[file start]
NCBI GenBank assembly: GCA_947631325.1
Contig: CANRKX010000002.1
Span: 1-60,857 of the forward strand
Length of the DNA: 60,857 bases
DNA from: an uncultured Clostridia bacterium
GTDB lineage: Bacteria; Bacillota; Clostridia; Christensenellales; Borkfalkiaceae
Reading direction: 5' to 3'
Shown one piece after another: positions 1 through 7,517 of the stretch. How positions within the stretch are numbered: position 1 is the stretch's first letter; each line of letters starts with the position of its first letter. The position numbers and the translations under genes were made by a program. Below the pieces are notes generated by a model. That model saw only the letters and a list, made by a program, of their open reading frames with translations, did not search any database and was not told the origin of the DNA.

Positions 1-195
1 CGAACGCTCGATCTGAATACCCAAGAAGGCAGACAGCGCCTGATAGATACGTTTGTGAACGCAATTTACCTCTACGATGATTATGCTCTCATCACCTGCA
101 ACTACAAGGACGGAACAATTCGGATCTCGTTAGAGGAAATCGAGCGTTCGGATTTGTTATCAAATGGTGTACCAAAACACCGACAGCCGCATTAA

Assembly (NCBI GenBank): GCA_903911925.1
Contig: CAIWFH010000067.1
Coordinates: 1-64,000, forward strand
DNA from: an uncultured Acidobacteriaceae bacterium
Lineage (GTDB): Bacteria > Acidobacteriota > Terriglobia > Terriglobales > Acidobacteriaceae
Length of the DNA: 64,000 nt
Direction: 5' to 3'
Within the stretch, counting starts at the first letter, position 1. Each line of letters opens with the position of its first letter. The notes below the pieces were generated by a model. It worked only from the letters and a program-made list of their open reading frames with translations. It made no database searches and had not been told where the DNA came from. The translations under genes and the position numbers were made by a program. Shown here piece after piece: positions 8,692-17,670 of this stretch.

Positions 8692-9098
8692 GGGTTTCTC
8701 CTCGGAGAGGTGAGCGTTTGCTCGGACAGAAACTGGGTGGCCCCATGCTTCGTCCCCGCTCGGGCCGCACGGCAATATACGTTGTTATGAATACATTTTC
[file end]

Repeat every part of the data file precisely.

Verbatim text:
NCBI GenBank assembly: GCA_947631325.1
Contig: CANRKX010000002.1
Span: 1-60,857 of the forward strand
Length of the DNA: 60,857 bases
DNA from: an uncultured Clostridia bacterium
GTDB lineage: Bacteria; Bacillota; Clostridia; Christensenellales; Borkfalkiaceae
Reading direction: 5' to 3'
Shown one piece after another: positions 1 through 7,517 of the stretch. How positions within the stretch are numbered: position 1 is the stretch's first letter; each line of letters starts with the position of its first letter. The position numbers and the translations under genes were made by a program. Below the pieces are notes generated by a model. That model saw only the letters and a list, made by a program, of their open reading frames with translations, did not search any database and was not told the origin of the DNA.

Positions 1-195
1 CGAACGCTCGATCTGAATACCCAAGAAGGCAGACAGCGCCTGATAGATACGTTTGTGAACGCAATTTACCTCTACGATGATTATGCTCTCATCACCTGCA
101 ACTACAAGGACGGAACAATTCGGATCTCGTTAGAGGAAATCGAGCGTTCGGATTTGTTATCAAATGGTGTACCAAAACACCGACAGCCGCATTAA

Assembly (NCBI GenBank): GCA_903911925.1
Contig: CAIWFH010000067.1
Coordinates: 1-64,000, forward strand
DNA from: an uncultured Acidobacteriaceae bacterium
Lineage (GTDB): Bacteria > Acidobacteriota > Terriglobia > Terriglobales > Acidobacteriaceae
Length of the DNA: 64,000 nt
Direction: 5' to 3'
Within the stretch, counting starts at the first letter, position 1. Each line of letters opens with the position of its first letter. The notes below the pieces were generated by a model. It worked only from the letters and a program-made list of their open reading frames with translations. It made no database searches and had not been told where the DNA came from. The translations under genes and the position numbers were made by a program. Shown here piece after piece: positions 8,692-17,670 of this stretch.

Positions 8692-9098
8692 GGGTTTCTC
8701 CTCGGAGAGGTGAGCGTTTGCTCGGACAGAAACTGGGTGGCCCCATGCTTCGTCCCCGCTCGGGCCGCACGGCAATATACGTTGTTATGAATACATTTTC